When Adi, 22, finished her military service in the Israel Defense Forces two years ago, she did what most Israelis do: travel. After her six-month-long trip throughout Asia, the native Tel Avivian returned to Israel, and shortly after that, the COVID-19 pandemic hit. That’s when Adi decided to do Project TEN.
“I had a few friends who had volunteered with Project TEN and I’d met other Israelis traveling in Asia who had also done it,” said Adi. “They all had such good experiences and couldn’t recommend it enough.”
Because of COVID, not all global Project TEN centers were open and accepting cohorts, so Adi whittled down her available choices to Ghana or Uganda. She ultimately chose Ghana for its proximity to the beach as well as the chance to volunteer on an educational farm.
Adi’s cohort landed in Ghana at the beginning of January 2021 and volunteered through the beginning of March. Their first week in Africa was spent in quarantine, learning about the community and getting ready to be immersed in it. Once their quarantine was over, Adi and her fellow seven volunteers were divided into projects, facing unique challenges due to the pandemic.
“Every day, Monday through Thursday, we went to a school in the morning to help with different lessons. But having to wear masks made things very difficult… because these kids haven’t been in school for a year so their English skills have suffered and with masks, it’s harder to understand each other,” recounted Adi. “We also couldn’t have as many kids participating in certain programs as they did pre-COVID because of health limits on the number of people gathering together.”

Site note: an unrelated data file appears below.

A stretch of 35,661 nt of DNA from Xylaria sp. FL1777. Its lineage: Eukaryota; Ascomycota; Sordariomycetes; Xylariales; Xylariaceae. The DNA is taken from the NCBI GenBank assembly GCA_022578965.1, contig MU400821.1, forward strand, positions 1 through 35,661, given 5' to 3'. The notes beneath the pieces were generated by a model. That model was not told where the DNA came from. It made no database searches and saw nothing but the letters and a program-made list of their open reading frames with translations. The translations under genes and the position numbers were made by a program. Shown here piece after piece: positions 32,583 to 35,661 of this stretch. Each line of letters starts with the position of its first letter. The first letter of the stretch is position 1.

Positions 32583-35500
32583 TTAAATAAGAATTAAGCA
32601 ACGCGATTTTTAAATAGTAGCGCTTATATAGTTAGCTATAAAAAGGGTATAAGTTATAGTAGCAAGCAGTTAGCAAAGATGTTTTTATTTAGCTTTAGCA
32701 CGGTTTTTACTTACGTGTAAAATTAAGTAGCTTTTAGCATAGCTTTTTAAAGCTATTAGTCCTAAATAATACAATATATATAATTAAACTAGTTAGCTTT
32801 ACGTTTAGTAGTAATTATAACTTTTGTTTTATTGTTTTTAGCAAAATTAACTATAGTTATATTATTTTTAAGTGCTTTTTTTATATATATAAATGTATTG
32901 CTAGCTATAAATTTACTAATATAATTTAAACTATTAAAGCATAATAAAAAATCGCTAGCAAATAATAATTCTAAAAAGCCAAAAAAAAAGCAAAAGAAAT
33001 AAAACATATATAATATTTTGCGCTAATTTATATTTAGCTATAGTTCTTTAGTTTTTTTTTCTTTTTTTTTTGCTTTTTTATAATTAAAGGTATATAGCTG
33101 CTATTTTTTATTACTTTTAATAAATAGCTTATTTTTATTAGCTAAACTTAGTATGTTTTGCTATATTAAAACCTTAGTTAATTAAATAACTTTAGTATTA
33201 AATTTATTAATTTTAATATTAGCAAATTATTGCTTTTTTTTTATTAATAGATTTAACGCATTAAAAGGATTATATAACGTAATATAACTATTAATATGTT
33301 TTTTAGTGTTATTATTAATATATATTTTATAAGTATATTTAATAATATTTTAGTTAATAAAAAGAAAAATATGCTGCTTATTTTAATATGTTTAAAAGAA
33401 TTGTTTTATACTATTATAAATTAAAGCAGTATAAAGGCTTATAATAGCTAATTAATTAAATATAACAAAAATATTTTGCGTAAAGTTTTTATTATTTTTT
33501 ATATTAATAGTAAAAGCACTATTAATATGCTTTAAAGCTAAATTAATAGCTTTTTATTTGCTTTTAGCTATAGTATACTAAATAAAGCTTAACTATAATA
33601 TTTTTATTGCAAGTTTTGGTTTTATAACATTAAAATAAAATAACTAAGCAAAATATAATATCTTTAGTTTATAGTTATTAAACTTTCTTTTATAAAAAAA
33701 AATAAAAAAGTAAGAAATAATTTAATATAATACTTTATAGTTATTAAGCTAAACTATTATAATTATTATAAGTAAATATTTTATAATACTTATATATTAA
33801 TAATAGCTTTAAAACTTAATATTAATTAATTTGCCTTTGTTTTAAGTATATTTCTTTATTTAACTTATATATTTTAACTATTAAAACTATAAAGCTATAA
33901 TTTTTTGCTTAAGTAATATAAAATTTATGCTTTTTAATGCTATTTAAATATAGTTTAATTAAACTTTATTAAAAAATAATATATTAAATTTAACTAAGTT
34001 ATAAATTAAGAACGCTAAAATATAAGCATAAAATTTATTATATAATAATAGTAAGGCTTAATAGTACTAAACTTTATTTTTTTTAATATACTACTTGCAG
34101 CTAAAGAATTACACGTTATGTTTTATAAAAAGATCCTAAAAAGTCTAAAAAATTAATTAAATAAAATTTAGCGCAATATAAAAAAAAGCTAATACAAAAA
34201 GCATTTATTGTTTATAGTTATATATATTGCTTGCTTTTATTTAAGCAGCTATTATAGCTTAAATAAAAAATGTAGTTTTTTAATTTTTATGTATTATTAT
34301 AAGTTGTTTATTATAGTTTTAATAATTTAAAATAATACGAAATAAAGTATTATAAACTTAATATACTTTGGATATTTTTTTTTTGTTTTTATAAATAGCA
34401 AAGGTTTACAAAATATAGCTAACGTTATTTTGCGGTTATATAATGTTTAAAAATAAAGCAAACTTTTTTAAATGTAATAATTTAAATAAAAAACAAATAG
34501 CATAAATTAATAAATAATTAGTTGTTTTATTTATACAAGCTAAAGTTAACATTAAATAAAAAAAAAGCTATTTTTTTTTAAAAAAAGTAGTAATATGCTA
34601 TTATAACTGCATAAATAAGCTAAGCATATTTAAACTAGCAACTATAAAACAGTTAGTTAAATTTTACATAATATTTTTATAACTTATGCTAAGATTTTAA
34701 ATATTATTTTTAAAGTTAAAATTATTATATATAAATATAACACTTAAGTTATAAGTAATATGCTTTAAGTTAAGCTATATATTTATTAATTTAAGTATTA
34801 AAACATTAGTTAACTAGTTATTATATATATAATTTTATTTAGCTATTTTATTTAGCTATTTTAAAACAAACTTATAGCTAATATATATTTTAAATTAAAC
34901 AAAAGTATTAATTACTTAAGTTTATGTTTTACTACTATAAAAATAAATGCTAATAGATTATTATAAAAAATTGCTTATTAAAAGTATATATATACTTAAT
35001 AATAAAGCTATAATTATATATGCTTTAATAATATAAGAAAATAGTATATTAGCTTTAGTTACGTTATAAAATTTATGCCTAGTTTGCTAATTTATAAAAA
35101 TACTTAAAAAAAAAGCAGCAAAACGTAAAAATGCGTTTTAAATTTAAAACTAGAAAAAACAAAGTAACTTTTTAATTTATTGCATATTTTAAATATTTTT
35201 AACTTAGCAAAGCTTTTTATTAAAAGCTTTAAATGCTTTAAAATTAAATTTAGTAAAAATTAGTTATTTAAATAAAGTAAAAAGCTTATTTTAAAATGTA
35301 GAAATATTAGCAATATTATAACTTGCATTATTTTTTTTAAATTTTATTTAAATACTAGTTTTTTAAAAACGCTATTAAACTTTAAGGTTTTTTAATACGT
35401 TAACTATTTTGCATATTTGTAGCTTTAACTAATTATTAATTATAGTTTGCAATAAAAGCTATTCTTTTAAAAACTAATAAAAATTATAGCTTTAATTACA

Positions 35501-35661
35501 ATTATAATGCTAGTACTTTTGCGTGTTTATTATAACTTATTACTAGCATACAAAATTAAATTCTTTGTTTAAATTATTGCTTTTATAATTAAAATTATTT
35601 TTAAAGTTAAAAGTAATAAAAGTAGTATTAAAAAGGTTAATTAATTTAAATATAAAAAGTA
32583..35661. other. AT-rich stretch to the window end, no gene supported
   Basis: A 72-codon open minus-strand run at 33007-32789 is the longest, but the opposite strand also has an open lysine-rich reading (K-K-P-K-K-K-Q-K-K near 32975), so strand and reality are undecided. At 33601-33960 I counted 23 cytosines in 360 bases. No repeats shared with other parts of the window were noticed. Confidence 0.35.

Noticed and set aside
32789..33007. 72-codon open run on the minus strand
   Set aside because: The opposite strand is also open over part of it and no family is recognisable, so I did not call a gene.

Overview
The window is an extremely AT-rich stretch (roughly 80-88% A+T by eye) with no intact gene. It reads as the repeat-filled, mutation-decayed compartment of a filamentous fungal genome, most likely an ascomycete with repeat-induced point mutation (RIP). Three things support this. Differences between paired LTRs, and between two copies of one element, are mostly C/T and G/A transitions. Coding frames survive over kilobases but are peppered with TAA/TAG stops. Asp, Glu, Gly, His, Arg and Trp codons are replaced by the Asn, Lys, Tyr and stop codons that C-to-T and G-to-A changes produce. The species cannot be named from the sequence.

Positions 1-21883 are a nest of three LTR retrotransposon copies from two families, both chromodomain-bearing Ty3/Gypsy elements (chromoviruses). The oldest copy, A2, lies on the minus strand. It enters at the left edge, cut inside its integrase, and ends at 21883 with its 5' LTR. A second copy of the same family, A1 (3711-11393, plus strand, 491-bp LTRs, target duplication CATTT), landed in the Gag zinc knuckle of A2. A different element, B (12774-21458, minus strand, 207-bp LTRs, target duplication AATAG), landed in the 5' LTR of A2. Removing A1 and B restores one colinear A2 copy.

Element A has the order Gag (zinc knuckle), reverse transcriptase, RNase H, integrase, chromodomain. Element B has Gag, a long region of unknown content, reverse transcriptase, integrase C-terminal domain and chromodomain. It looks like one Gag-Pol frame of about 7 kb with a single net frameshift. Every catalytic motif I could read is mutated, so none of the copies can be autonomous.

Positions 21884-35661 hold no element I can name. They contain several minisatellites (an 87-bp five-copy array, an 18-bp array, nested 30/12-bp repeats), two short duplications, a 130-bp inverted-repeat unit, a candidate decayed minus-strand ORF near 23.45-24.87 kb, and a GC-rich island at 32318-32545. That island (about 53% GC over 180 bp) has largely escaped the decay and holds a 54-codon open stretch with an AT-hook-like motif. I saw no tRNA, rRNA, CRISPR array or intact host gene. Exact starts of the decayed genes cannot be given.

Nevertheless, Adi’s two-month volunteer experience with Project TEN in Ghana was ‘the most meaningful thing.’
“Project TEN really helps the community and teaches its people skills for the future and without us, they can’t really offer kids extracurriculars after school. But it also greatly impacts the participants; I learned so much about myself, the world and education… I truly have a new perspective now,” shared Adi.
Upon returning to Israel, Adi will most likely attend university to study psychology, something she says Project TEN inspired her to do. Before her volunteer experience, she was thinking about studying either psychology or computer science at university but realized in Ghana that she really loves interacting with people and helping them so is now leaning more toward psychology.
“It was so humbling to see the kids in Ghana so happy even when they have so much less than those in Israel or the Western world — it really changes the way you see things,” reflected Adi.
“I’m not going to lie, it was a tough and demanding schedule, plus it was hot and humid,” added Adi. “But the second we stepped into the classroom, we forgot all about that because interacting with the students was so fulfilling. You can’t get this experience of being able to see the world and also really make a difference anywhere else but Project TEN.”